Saturday , June 15 2024
The classic game has been ported yet again, and brilliantly too.

iPad Game Review: Sid Meier’s Pirates!

Sid Meier’s Pirates! is one of those games that just won’t go away and with very good reason.  Originally released in 1987, the game saw a number of ports before being remade in 2004.  The remake itself has then been ported over and over again through the present day, with an iPad version making its way onto the App Store a few weeks ago.  Pick up this latest iPad version and you’ll see exactly why the game has had such longevity – nearly 25 years after the original release of the original version, Pirates still proves itself to be wholly and completely engaging. 

Pirates is an open world adventure, one in which you play a privateer (although you can go pirate, you’re a privateer).  It all starts out easily (and sadly) enough, with your character as a child who runs away in the dark of night as an evil Spanish nobleman enslaves your family (you guys owed him some money).  The game then fast forwards 10 years with you, now an adult, looking to make your way to the new world in order to somehow, some way, find your fortune and rescue your family. 

You quickly find yourself in charge of a ship and crew in the Caribbean (a little mutiny never hurt anyone), and you have free rein to go wherever you’d like and do whatever you’d like.  At least, you do as long as you provide food for your crew during the voyage and give them enough to do so that they’re happy (eventually you’ll ditch them and get a new crew).  You sail from port to port (and there are a ton of ports), picking up quests, gaining hints about the whereabouts of your family members, romancing the governors’ daughters, trading, building your reputation, and engaging in battles on land & sea.

Pirates provides a 15 step path that you can follow in order to save your family and be happy, but you’re not really required to proceed down said path.  Instead, you’re pretty much allowed to do anything you want, whether it’s fight for one country over another, defeat pirates, or perhaps fly a flag of skull and crossbones yourself.

You pick up quests in ports either at the governor’s mansion or in the tavern (which is also where you can add to your crew and buy special trinkets which will help you later), but the game is enjoyable enough even if you don’t grab all that many quests and simply opt to go pirate and capture all the ships and loot you can.  There are more than two dozen types of ships you can add to your mini-armada (although you’re limited to a handful at a time), and shipwrights at different ports can upgrade various aspects of your ship (cannon, sails, bunks, hull, etc.).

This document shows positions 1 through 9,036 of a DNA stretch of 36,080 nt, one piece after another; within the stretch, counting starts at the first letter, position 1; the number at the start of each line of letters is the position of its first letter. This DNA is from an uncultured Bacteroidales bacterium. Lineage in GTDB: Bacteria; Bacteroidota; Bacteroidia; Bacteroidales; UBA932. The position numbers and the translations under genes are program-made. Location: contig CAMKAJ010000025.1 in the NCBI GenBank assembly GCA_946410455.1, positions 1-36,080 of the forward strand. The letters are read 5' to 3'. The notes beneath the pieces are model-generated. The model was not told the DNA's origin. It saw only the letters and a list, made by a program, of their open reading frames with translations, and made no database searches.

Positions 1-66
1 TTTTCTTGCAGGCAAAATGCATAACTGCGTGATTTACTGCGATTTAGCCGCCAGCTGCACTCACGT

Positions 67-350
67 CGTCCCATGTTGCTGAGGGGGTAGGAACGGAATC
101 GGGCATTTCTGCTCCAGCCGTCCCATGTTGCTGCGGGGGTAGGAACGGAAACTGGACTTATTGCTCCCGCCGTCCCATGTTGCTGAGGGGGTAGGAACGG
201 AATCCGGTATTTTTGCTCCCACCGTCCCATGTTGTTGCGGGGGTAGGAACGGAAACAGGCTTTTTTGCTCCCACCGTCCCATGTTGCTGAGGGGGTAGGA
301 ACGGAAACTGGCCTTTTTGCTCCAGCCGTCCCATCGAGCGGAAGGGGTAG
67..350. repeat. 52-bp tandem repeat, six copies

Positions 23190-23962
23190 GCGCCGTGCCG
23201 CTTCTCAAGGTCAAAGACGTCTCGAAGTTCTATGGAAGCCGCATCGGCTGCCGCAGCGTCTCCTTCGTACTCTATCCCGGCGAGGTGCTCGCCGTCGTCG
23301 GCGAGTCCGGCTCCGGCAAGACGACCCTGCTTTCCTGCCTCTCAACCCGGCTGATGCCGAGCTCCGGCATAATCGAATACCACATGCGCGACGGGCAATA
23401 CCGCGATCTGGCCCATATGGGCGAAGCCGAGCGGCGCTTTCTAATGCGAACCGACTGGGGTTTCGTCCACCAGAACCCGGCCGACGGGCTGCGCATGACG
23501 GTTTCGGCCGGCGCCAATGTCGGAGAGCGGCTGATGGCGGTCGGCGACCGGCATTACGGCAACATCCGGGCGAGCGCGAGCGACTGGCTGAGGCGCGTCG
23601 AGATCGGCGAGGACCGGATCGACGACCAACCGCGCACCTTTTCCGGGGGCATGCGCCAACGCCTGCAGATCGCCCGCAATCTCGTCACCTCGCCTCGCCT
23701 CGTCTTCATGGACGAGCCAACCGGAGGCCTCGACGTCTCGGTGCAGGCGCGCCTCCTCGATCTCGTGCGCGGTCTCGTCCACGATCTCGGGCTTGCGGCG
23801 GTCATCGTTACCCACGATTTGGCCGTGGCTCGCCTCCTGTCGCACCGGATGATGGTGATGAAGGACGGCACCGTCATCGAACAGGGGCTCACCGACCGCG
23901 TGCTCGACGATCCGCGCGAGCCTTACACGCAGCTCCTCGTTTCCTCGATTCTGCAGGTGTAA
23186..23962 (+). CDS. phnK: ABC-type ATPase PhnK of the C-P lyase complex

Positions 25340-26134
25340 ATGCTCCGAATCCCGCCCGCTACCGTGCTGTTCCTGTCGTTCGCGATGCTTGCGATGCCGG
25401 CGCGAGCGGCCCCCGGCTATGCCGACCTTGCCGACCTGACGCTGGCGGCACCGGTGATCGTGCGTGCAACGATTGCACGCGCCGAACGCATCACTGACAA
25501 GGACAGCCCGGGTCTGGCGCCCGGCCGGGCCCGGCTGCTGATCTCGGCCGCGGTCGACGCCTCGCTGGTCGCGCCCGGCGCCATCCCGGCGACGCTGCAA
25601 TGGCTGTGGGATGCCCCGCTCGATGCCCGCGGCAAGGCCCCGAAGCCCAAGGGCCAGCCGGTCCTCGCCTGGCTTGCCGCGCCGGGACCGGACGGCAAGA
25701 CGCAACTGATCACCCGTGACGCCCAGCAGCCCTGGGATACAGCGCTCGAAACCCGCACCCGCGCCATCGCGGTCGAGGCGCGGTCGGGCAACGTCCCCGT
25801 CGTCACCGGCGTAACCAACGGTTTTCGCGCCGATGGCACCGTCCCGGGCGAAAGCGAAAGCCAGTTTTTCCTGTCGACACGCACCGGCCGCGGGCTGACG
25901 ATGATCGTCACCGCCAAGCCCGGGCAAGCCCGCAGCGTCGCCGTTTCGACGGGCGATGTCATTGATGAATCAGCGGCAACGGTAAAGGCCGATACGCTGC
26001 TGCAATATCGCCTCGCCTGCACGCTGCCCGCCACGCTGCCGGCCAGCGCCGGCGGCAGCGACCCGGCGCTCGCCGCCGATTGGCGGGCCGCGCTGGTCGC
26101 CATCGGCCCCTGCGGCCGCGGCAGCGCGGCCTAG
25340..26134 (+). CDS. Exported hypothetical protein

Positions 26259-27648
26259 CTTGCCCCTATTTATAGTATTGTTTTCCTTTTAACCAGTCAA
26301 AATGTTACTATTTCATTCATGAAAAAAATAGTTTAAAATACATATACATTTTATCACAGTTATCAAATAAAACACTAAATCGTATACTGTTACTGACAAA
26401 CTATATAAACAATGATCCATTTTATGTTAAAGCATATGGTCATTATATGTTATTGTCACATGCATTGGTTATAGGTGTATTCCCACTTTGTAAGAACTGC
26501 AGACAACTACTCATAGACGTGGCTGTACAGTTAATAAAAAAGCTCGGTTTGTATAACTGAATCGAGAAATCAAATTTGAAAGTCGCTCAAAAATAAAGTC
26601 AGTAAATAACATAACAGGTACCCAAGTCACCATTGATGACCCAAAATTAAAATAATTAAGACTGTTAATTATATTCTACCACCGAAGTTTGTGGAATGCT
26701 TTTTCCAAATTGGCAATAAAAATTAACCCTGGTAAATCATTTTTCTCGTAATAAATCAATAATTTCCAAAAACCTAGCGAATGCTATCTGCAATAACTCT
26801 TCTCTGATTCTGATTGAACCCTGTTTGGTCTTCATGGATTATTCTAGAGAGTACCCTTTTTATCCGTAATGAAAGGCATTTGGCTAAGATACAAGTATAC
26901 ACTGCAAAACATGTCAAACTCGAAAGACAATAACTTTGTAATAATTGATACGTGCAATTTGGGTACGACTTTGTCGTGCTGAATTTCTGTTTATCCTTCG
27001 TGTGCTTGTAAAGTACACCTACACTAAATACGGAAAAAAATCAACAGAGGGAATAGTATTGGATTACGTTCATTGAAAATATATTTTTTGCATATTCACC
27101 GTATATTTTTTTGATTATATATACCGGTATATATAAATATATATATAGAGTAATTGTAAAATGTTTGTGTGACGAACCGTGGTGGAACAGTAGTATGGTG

The game has been redesigned somewhat for its iPad release in order to incorporate the device’s touchscreen, and the update works beautifully.  In fact, if you didn’t know that Pirates had been updated and changed around for the iPad, you might very well think it had originally been conceived of for Apple’s tablet.

All the various options about what direction to take your career and the choices you make in that path allow Pirates to be replayed over and over and over again without it ever being exactly the same.  There are, in fact, so many different things that can happen and so many various little pieces to the game that where this port truly suffers is without its having a full manual.  The game does provide a few mini-tutorial screens which pop-up over and over again. They are never annoying as they can be clicked through quickly enough, but they don’t always provide enough information about what is going on.

That shortcoming aside, if you’re looking for a swashbuckling good time in a game with a great sense of humor, fun graphics, and excellent use of the touchscreen, you’re going to absolutely love Sid Meier’s Pirates!

Different versions of Sid Meier’s Pirates have earned various ESRB ratings from E (Everyone) to T (Teen), but there does not seem to be one associated with the iPad game. This game can also be found on Xbox, Xbox 360, PC, Wii, PSP.

About Josh Lasser

Josh has deftly segued from a life of being pre-med to film school to television production to writing about the media in general. And by 'deftly' he means with agonizing second thoughts and the formation of an ulcer.

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